Baltimore Putting Championship a family tradition for Kersch

June 29, 2014|By Paul Pierre-Louis, The Baltimore Sun

Though the Baltimore Putting Championship hasn't been around for long, it has become something of a tradition for Tom Kersch and his family.

Kersch; his son, Tommy; and his wife, Carol, have participated in the competition every year, most recently Wednesday at Mount Pleasant Golf Course in Baltimore, where Tom Kersch won in the adult division.

“I couldn't believe it,” the Baltimore resident said. “I think the course that they lay out is pretty tough. I just happened to have the feel right this year.”

In 2013, Tommy Kersch won the junior division, which is for competitors 17 years old and younger.

Tom Kersch shot a 1-under-par 17 at the nine-hole championship to finish first in the adult division this year, in which Tommy, 18, also competed. Kenny Dotter and Joe Ryan were second and third, respectively, after a playoff to break a three-way tie.

Chase Wassel shot a 1-over 19 to win the junior division, Ryan Petrunyak finished second, and Grant Zangwill came in third.

The Baltimore Municipal Golf Corp. partnered with local equipment manufacturer STX to create the competition in 2012. The proceeds from the event go toward BMGC's junior golf program. The winner of the championship in each division receives a voucher for 25 free rounds of golf at any of the corporation's five courses.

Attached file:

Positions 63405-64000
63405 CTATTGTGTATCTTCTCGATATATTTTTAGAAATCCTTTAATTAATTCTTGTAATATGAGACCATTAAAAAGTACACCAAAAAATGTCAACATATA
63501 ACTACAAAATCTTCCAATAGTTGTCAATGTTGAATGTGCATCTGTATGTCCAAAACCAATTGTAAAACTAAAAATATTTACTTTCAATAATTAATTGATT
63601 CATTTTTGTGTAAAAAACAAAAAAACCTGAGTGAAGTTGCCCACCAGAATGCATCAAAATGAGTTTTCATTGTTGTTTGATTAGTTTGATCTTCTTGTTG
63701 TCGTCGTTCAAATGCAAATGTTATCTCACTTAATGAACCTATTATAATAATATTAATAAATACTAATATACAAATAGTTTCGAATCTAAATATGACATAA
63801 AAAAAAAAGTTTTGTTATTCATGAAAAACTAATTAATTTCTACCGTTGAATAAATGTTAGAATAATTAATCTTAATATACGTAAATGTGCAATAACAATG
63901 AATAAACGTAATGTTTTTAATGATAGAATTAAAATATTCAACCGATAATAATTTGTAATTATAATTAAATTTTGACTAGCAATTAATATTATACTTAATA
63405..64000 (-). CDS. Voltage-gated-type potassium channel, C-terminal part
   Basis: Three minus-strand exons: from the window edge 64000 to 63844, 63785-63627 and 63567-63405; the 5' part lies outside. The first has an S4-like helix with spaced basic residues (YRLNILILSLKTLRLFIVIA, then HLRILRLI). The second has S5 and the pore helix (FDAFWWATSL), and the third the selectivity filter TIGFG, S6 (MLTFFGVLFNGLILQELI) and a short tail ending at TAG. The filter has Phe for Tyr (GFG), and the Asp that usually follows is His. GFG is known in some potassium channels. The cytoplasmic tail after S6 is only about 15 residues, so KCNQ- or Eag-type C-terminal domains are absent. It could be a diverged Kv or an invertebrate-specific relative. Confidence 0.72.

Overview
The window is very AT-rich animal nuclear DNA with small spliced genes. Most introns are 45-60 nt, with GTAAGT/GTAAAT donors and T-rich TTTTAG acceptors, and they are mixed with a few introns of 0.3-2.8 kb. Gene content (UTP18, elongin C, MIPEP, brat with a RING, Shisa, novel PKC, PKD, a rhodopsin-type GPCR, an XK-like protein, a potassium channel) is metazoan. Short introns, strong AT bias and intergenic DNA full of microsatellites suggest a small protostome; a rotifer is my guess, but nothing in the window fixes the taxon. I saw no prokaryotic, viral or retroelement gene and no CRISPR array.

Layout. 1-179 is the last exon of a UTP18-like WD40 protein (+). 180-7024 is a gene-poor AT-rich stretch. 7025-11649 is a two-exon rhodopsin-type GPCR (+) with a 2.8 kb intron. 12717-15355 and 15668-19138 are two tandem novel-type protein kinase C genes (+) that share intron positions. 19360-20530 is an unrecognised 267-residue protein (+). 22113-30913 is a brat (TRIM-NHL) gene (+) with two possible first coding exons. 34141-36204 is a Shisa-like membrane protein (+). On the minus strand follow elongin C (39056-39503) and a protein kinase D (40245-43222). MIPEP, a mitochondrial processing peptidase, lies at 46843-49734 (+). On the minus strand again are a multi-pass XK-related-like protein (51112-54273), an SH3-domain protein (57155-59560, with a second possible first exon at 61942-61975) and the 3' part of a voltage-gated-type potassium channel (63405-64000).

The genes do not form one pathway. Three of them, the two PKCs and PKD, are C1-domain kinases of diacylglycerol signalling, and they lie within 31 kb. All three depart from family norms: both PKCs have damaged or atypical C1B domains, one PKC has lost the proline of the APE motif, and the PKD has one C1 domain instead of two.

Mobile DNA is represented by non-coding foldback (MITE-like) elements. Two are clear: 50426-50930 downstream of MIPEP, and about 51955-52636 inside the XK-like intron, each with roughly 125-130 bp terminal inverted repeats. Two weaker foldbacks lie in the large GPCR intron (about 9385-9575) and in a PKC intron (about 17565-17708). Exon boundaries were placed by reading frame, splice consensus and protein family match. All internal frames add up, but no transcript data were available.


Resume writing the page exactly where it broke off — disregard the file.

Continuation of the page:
The championships had 141 participants this year, with 122 in the adult division and 19 in the junior division. The golfers compete in a qualifying round, with the top finishers moving on to the finals. Tom, Tommy and Carol Kersch were among the 31 golfers in the final round in the adult division.

“This is the first year I've come close to winning it,” Tom Kersch said.

Tom and Carol Kersch got to enjoy some free golf last year when Tommy Kersch won the competition, earning a voucher. With Tom Kersch winning this time, the family doesn't have to worry about paying for a round anytime soon.

“This year, to keep it going, I wanted to make sure one of us try to win it,” Tom Kersch said. “We got lucky.”

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